Is it time to part ways with some of your customers?
Gasp! You and your team have worked too hard to build these relationships and land the deals. You’ve spent endless hours architecting proposals and coordinating projects. You’ve endured the grueling process of becoming a new vendor for your customer and you are proud of having a seat at your customers’ proverbial table. Can you stomach the thought of ending your relationship after investing so much sweat equity? Well, it may not need ever come to that.
Let’s back up for a moment. This piece is intended to get you thinking about customer profitability. If you’re selling products, you may have your cost of goods equation engrained in your memory next to your address and family’s birthdays. But do you know your cost of sales for the services you deliver…or further…your cost to serve? Even further, do you know your cost of sales by each customer you serve? Before you decide whether or not to hunt a customer (don’t laugh, there will come a day when you can actually select the customers who you choose to pursue) are you able to project insights from your existing customers to predict just how profitable that new customer would be?
Knowing these insights begin with being able to conduct an accurate profitability analysis. You’re likely well informed of the revenue each of your customers brings. But knowing your customer’s expenses are equally as important. To evaluate your cost to serve, your expense analysis should not only include the direct expenses you incur when serving a customer such as consulting time, maintenance costs, etc., but should also include the indirect expenses you incur. These are expenses that may not be attributed to a customer.
“What are examples of these indirect costs?” you ask; indirect costs could include a range of different expenses such as the cost to acquire a customer including the travel expenses you’ve incurred to conduct pre-sales visits or the event you sponsored to find this customer at a trade show. The cost to serve a customer could also include the costs you’ve incurred to win the deal or maintain satisfaction such as costs to develop a new prototype or product configuration to meet that customer’s specific needs. Maybe it includes the costs you incur to maintain customer-specific inventory levels or make shipment exceptions such as expedited deliveries.
Tracking these expenses and attributing them to your customers will enable you to produce an accurate picture of the true profitability of each of your customers, or even your customer groups. With these insights, you’ll be able to rank your customers by profitability and identify the roster of loss-makers, or those with negative profit margins. Better yet, you’ll know who your best customers are and can determine how you could better serve them…profitably.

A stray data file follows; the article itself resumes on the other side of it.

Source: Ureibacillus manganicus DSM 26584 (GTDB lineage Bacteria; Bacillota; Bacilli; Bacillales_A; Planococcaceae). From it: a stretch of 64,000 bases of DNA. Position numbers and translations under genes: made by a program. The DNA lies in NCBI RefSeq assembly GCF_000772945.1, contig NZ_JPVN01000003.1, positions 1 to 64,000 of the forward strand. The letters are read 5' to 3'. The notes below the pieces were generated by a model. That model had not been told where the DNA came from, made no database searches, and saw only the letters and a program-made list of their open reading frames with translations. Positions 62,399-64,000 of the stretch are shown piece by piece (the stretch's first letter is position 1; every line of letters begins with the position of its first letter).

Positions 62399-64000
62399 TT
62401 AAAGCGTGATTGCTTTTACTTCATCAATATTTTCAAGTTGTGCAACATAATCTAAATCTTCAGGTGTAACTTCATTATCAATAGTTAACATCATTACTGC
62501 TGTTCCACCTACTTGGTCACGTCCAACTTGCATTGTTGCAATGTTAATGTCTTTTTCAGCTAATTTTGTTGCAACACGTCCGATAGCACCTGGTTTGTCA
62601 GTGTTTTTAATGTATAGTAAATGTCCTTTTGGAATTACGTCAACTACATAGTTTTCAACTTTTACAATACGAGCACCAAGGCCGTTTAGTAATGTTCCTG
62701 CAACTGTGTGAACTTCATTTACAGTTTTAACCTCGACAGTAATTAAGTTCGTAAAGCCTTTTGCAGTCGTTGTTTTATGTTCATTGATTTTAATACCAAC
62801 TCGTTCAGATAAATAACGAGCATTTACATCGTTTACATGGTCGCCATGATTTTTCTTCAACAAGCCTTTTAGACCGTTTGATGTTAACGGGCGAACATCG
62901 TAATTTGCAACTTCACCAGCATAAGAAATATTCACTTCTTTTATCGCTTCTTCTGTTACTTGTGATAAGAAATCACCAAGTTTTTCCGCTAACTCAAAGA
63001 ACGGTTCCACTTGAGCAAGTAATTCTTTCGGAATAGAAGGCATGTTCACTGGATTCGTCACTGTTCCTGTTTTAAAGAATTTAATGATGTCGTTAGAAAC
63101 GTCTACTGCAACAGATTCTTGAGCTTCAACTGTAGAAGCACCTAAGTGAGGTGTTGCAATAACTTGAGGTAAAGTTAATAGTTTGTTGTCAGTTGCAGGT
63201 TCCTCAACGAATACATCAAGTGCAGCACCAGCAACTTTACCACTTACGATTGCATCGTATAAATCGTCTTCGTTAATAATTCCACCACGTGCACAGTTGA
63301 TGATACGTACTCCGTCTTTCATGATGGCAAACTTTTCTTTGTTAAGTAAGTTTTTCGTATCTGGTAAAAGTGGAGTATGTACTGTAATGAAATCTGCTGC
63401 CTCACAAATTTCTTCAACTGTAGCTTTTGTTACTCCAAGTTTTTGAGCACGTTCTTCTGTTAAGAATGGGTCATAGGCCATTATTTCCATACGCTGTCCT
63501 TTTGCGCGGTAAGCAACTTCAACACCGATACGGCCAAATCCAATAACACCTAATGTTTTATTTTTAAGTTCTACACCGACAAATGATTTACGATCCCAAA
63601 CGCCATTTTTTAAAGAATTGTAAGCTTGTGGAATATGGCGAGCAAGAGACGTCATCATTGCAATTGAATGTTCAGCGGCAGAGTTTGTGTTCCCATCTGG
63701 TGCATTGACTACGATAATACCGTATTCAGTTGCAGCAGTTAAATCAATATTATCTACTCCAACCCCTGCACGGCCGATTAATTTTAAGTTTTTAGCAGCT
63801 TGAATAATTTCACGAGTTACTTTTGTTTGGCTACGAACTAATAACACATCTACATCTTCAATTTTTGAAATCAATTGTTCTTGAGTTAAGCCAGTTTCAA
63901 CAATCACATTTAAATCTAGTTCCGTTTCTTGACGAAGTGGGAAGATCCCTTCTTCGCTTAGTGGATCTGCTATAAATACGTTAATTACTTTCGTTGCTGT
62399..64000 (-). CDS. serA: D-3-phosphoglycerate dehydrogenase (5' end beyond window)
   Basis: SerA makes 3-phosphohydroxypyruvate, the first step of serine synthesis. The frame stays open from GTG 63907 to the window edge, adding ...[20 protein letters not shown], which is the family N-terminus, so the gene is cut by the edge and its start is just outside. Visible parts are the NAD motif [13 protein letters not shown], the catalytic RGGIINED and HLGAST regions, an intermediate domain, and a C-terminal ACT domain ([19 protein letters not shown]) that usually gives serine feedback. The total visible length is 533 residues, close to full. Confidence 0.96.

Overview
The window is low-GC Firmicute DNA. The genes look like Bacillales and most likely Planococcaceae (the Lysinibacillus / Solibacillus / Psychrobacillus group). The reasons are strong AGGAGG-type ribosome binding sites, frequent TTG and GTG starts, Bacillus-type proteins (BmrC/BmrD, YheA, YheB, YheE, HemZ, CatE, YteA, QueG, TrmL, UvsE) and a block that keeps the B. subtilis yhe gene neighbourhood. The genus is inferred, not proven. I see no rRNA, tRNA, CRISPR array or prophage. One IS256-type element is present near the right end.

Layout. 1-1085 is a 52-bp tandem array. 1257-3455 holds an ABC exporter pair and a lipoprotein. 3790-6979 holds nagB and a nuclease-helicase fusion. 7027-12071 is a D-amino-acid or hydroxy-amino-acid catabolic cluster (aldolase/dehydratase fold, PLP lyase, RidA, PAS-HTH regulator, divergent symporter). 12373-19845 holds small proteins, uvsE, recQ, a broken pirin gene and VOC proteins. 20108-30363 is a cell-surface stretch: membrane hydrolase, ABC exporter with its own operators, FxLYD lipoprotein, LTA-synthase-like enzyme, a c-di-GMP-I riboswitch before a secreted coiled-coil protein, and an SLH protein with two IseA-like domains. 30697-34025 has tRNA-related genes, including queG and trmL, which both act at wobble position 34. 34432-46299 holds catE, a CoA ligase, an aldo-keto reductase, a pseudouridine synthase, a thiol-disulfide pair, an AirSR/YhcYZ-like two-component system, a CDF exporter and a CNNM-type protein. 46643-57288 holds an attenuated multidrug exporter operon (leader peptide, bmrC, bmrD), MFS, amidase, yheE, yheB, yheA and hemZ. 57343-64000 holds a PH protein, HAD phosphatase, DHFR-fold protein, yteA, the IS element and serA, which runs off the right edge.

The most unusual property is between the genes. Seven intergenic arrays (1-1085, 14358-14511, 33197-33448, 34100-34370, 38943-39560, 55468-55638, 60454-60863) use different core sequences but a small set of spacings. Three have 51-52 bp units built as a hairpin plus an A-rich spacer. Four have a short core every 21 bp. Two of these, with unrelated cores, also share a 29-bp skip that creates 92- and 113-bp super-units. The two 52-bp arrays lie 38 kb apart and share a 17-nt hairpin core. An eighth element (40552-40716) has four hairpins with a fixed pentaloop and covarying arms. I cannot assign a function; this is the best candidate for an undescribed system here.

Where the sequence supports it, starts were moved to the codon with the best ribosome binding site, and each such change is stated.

Look, we all know that the decision to take on a new customer or nurture existing ones involves more than just profitability. There are all sorts of other reasons for why you should keep a customer who is on your loss-maker roster: a customer may be positioned as a ‘best in class’ in an industry and can refer you to other customers. Or, maybe the customer helps you break into a new region or territory. Maybe the customer is an advisor on the new products or services you take to market. Maybe that customer isn’t profitable now, but you predict their lifetime value to be superior. Or maybe they’ve just been a customer for as long as your company has had furniture and abandoning them would lead to repercussions you could not even imagine. All of that reasons-and more-are perfectly valid for keeping a loss-maker customer.
However, none of these reasons should stop you from knowing the impact these customers have not only to your top line but to your bottom line. You may find that once you understand the cost to serve a customer, you’ll be in a better position to drive efficiencies in your service delivery model. For example, if you find that you’re spending more on a customer’s service or maintenance calls than you are on other comparative customers then perhaps you can restructure your maintenance contract or transition them to more of a self-service model. Or, you may find that certain customers require more time onboarding and instead of offering them custom solutions or services you find a way to standardize your offerings according to collective needs.
Identifying the opportunities to implement these improvements can quickly move a customer off of your loss-maker roster. This way the thought of actually firing a customer can remain just that – a thought. For more insights on what you can learn from a customer cost to serve analysis read 5 ways to implement your cost to serve insights.